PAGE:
bird watching, final week

Fake Journal april 28, 2014
4.28.2014, crow sketch and bird watching notes

Thirteen Ways of Looking at a Blackbird

I know noble accents
And lucid, inescapable rhythms;
But I know, too,
That the blackbird is involved
In what I know.

When the blackbird flew out of sight,
It marked the edge
Of one of many circles.

Wallace Stevens (excerpt)

Yesterday I noticed two crows taking trips back and forth to a nearby evergreen, a Douglas Fir, carrying twigs. I believe they must be building a nest high up in that tree.

This morning they are busy again. Once they have the twig, they do not return directly to the nest location. Instead, they go from tree to tree, waiting for up to 30 seconds at each stop, before they finally fly to the nest location.

Fake Journal april 29,2014
bird watching, april 29, 2014

I could hear a bird singing and I've heard this bird before. Its song sounds like the opening to Beethoven's 5th but with a shorter last note and not so ominous sounding.

After checking Cornell Labs' Macaulay Library, I believe it is the black-capped chickadee's song. Although, the song I'm hearing is more defined, it is closest to that bird's song.

Fake Journal april 30, 2014
layout of bird watching area and two viewing spots.

Observations upon completion of the Fake Journal

This began as a project for the Fake Journal month in April. My character was an amateur naturalist, someone who could easily identify their natural surroundings.

I spent the month of March preparing for the project by taking color notes on the birds that came to the feeder. The first entries in this journal follow that format.

I also checked out Sibley books on birds and trees and naturalist books from the library and read advice from professional scientists on keeping journals. These were people who had gone from the lack of tech age to the tech age and were arguing for the advantages of keeping a written, illustrated journal.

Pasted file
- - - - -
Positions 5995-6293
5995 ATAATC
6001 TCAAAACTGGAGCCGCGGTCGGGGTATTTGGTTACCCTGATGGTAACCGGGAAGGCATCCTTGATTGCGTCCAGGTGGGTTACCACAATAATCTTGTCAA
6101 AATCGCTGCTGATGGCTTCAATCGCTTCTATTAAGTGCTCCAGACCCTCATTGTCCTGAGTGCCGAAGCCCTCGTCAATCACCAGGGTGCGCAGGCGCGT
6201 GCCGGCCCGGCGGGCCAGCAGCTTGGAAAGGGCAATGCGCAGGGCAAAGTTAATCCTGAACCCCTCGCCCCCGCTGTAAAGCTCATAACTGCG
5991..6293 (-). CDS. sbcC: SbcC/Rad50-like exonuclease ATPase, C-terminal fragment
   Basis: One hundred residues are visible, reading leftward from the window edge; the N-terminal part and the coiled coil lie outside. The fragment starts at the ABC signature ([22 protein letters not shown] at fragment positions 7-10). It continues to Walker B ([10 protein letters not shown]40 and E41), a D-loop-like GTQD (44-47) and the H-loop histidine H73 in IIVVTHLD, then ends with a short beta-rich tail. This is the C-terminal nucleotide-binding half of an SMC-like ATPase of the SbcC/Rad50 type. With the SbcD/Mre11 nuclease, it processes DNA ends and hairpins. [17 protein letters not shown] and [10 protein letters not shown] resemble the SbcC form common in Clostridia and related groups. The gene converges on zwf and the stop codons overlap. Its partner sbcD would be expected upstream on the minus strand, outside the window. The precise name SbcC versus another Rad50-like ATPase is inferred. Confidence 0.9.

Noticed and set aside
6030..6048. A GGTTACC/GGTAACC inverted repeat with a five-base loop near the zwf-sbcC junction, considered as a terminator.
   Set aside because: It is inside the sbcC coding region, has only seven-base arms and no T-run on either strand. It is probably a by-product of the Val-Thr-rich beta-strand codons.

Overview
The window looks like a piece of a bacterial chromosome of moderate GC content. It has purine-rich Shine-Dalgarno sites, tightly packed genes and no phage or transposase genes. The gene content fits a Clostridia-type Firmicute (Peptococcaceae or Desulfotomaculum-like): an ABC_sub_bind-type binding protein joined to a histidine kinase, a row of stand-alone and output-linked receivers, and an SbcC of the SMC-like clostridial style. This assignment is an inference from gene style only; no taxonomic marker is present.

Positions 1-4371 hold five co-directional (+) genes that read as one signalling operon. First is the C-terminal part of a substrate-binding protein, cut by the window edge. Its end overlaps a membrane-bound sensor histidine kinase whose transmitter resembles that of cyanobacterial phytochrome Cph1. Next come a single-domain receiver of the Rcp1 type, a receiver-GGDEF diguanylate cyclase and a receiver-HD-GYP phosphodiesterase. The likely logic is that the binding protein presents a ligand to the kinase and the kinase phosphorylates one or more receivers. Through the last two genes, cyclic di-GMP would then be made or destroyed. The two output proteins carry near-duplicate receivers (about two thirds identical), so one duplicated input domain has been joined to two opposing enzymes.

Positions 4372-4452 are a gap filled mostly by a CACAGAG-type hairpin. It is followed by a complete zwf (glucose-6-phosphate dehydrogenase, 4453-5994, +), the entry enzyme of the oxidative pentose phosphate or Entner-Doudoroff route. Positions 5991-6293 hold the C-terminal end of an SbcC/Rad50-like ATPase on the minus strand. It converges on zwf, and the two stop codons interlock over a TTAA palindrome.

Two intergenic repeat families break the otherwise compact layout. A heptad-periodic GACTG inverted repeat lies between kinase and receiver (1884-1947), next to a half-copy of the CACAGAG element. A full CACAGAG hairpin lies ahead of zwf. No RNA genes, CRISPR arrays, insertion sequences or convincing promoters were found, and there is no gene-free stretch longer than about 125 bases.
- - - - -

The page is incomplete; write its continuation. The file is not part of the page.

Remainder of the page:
Frustrations and Break Throughs

In the beginning, my frustrations stemmed from not having enough drawing, so I made a conscious effort to draw the birds. Then I became frustrated with the drawings. Birds are not easy to draw for me, so it was a constant learning process with each drawing.

I gained peace knowing that these feelings of inadequate drawing skills are often shared by the scientists who keep journals. Letting go of those feelings brought me back to the purpose of the project: being a naturalist keeping a daily journal.

What I Gained

Birds hold a tender place in my heart for the memories of my Mom. She often watced them as she ate her breakfast. For this project, although not my intention, I fell into the same habit: taking notes on the birds as I had my breakfast.

Mornings became reflective and meditative as I sat watching for birds. My main bird watching was for one to two hours in the morning, but throughout the day, I couldn't help but run to the window when I heard a bird or stop repeatedly while on my run to take note of birds and trees.

I learned to slow down and take note of nature.

When one tugs at a single thing in nature, he finds it attached to the rest of the world.
John Muir

sending good vibes out to Alexandra who hosts Sunday Sketches and also joining fake journal month

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